Röer, Rummel, Bell, Buchner (2017) Metacognition in Auditory Distraction: How Expectations about Distractibility Influence the Irrelevant Sound Effect Journal of cognition 1(1) 2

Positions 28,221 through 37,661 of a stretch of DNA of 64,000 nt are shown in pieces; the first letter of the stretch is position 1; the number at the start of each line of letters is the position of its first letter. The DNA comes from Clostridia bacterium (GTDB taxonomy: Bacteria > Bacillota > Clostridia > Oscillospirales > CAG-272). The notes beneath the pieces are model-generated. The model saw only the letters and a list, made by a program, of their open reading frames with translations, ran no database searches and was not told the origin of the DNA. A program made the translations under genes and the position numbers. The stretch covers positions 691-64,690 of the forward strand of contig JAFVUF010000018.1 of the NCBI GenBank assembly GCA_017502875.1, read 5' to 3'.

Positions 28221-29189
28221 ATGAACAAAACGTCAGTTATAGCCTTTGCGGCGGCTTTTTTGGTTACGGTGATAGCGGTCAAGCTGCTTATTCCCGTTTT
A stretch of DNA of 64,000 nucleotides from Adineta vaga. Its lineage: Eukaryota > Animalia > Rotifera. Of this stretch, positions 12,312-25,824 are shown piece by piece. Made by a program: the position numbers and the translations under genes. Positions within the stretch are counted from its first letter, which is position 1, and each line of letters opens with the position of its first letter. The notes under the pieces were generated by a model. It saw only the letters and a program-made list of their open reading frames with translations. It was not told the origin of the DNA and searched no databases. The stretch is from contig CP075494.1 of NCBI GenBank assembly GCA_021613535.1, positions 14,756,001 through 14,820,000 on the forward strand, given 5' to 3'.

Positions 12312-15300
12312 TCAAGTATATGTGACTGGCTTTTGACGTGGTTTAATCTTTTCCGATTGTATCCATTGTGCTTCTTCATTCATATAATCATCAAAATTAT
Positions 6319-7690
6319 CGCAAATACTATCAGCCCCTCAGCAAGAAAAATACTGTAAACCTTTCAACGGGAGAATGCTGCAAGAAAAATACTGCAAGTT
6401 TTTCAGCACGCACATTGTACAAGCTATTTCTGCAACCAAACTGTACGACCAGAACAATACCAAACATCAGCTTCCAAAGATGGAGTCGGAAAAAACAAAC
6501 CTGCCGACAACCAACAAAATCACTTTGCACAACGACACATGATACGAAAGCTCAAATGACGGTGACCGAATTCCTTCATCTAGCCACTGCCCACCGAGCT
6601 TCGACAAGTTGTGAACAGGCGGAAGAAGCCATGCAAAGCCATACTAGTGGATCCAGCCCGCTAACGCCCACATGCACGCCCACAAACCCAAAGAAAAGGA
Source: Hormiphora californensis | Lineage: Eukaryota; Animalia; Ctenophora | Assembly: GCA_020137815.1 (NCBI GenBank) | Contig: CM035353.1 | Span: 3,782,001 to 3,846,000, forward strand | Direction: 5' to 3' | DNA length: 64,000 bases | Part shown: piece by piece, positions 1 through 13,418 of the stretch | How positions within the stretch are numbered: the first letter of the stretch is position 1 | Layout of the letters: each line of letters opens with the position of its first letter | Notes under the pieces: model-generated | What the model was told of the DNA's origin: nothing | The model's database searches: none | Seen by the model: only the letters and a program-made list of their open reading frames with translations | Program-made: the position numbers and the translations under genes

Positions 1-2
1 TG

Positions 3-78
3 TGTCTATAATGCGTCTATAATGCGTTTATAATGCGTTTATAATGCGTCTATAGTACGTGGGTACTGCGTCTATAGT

Task-irrelevant, to-be-ignored sound disrupts serial short-term memory for visually presented items compared to a quiet control condition. We tested whether disruption by changing state irrelevant sound is modulated by expectations about the degree to which distractors would disrupt serial recall performance. The participants' expectations were manipulated by providing the (bogus) information that the irrelevant sound would be either easy or difficult to ignore. In Experiment 1, piano melodies were used as auditory distractors. Participants who expected the degree of disruption to be low made more errors in serial recall than participants who expected the degree of disruption to be high, independent of whether distractors were present or not. Although expectation had no effect on the magnitude of disruption, participants in the easy-to-ignore group reported after the experiment that they were less disrupted by the irrelevant sound than participants in the difficult-to-ignore group. In Experiment 2, spoken texts were used as auditory distractors. Expectations about the degree of disruption did not affect serial recall performance. Moreover, the subjective and objective distraction by irrelevant speech was similar in the easy-to-ignore group and in the difficult-to-ignore group. Thus, while metacognitive beliefs about whether the auditory distractors would be easy or difficult to ignore can have an effect on task engagement and subjective distractibility ratings, they do not seem to have an effect on the actual degree to which the auditory distractors disrupt serial recall performance.